How to improve the cash flow of your small business

Cash flow is undoubtedly the big killer of small businesses. No matter how ‘successful’ your company may be, if it hits cash flow problems it can soon see a rapid decline and even lead to its closure. If you have no money to spend, you can’t operate and your business will cease to function.

However, there some simple ways to help ensure a healthy cash flow for your business:

Establish a debt chasing process

Some small business have a rather haphazard method of credit control so it is vital that this is tightened up and procedures are put into place. That means things like follow-up calls taking place after certain intervals, invoices being re-issued a limited number of times leading to more serious courses of action. The fact is, the longer a debt remains unpaid, then the harder it becomes for you to collect and not having rigorous credit control immediately weakens your position when seeking payment.

Analyse your cash flow

When was the last time you analysed your cash flow? Have you ever analysed it? Depending upon your type of business, you may find that there are certain trends at different times of year. For example, a fancy dress hire business will almost may see the majority of its business in the last quarter of the year (Halloween, Christmas) whereas a chocolate seller may see peak periods at Easter and at Christmas. Collating cash flow information can help you do many things such as timing your company borrowing and planning the correct amount of staffing, all of which can help improve your cash flow.

Consider changing your payment terms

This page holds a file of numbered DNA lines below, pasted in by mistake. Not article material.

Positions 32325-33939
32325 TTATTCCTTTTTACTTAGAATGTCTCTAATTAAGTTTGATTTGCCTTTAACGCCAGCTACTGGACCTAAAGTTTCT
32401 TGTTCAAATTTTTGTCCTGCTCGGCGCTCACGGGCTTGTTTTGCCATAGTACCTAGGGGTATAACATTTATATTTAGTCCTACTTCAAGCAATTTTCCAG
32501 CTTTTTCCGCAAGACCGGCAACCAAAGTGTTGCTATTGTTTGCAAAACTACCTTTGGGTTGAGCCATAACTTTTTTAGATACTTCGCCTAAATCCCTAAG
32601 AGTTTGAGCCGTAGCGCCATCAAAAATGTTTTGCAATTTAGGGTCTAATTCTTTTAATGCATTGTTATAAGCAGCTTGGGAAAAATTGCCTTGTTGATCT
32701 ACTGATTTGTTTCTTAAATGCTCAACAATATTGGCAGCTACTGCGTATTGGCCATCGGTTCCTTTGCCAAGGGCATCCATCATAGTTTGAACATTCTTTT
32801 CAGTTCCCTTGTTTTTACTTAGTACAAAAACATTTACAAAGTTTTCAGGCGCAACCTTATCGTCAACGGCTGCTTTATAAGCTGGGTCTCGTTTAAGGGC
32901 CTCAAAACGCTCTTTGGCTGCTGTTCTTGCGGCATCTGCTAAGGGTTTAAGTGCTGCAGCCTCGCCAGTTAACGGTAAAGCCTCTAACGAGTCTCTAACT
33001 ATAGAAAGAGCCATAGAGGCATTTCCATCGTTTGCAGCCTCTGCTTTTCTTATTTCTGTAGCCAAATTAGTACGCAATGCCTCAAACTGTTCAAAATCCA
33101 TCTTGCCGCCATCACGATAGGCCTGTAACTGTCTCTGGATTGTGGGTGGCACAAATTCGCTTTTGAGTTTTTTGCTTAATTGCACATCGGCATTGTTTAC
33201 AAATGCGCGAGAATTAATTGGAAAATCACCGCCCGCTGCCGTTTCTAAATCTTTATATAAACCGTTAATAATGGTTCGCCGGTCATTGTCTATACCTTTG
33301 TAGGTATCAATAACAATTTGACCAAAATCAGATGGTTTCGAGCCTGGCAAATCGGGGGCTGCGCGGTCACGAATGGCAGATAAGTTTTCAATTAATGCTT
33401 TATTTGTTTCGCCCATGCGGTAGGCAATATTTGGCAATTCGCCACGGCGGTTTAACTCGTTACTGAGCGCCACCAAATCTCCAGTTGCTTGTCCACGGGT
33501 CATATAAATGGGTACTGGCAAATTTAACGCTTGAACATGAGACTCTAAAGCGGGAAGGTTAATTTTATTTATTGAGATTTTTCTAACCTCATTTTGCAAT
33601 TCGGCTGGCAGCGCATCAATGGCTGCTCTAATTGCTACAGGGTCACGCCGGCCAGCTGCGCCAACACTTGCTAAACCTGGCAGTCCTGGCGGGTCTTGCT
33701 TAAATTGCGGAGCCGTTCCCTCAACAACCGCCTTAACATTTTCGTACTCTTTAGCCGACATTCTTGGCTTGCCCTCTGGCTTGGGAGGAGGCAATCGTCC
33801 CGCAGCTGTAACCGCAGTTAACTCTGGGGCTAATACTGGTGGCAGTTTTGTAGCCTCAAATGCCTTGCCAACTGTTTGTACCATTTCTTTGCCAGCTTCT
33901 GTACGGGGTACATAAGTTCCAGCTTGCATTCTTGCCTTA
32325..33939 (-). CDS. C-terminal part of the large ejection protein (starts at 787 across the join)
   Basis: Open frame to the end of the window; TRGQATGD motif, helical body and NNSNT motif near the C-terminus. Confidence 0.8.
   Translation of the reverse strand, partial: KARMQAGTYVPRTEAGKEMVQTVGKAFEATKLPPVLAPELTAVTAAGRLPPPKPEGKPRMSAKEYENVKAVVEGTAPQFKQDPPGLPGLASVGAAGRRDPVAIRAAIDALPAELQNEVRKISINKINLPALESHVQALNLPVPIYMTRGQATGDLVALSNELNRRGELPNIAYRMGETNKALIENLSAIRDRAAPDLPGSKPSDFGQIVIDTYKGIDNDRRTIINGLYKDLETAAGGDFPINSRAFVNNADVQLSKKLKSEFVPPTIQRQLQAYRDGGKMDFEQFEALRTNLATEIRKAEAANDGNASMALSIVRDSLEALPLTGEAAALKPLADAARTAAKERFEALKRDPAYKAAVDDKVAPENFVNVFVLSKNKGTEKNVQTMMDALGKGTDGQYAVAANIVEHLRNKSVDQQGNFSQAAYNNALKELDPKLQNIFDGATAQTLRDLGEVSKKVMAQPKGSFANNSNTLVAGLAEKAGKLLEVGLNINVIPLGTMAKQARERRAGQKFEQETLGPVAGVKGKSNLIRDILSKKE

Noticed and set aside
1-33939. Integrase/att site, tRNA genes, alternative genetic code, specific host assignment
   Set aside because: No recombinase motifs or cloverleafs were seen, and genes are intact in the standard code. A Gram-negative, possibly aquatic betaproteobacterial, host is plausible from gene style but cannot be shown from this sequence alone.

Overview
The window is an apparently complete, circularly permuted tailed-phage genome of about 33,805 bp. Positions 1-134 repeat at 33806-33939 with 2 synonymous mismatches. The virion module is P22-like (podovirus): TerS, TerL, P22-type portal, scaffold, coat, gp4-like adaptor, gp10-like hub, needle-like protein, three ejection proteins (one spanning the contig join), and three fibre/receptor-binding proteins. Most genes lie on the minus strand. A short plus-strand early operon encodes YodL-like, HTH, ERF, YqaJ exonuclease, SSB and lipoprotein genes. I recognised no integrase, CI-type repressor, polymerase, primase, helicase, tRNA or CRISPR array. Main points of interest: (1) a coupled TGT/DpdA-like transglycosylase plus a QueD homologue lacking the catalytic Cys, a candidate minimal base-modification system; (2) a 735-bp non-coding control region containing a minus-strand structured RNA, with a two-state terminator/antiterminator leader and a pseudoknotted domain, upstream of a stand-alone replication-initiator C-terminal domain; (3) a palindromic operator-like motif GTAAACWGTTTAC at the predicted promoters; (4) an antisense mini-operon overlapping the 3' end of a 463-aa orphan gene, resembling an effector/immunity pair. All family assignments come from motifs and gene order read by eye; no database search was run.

If you currently offer 60 day payment terms, have you considered revising these to 30 days? Of course this may not always be possible with certain clients but it is worth considering. Another idea is to offer a small discount to customers who pay their bills before the due date.

Ensure your invoices are accurate

Did you know that over 85% of the reasons for an invoice being paid late are down to invoice queries due to inaccuracies or poor administration? Always ensure your invoices are 100% correct, are invoicing the right amount and you are sending them to the right place.

Understand your customers’ payment procedures

Many companies have specific times of the month when they pay invoices, so it can be a good idea to know these and incorporate them into your invoicing. Always invoicing before a payment run should ensure that you get paid promptly whereas if you just miss it, you’ll have to wait another month.

Consider loans for larger purposes

If you usually pay for larger purchase such as equipment, cars or computer systems outright with cash, then you should consider taking out a loan instead. Yes this will involve paying interest but it spreads the payments and will free up some money that can help tide you over when cash flow is problematic.

Consider invoice factoring and discounting

If you’ve never considered invoice factoring or discounting then you really should look at it as it can be extremely good for improving cash flow. Upload details of your invoice to the factoring company and they will pay your business a set percentage of each invoice that is sent. It then collects the invoice, paying you back the balance, minus their fee. Invoice discounting is a little different as you collect your own debts but the lender still advances money against them. Like factoring, there is a charge for this but it is often a little smaller than factoring Both are cost effective ways of solving your business’s cash flow worries.

If you’d like a free, no obligation chat about improving your company’s cash flow then call Factoring Solutions on 01827 707680 now

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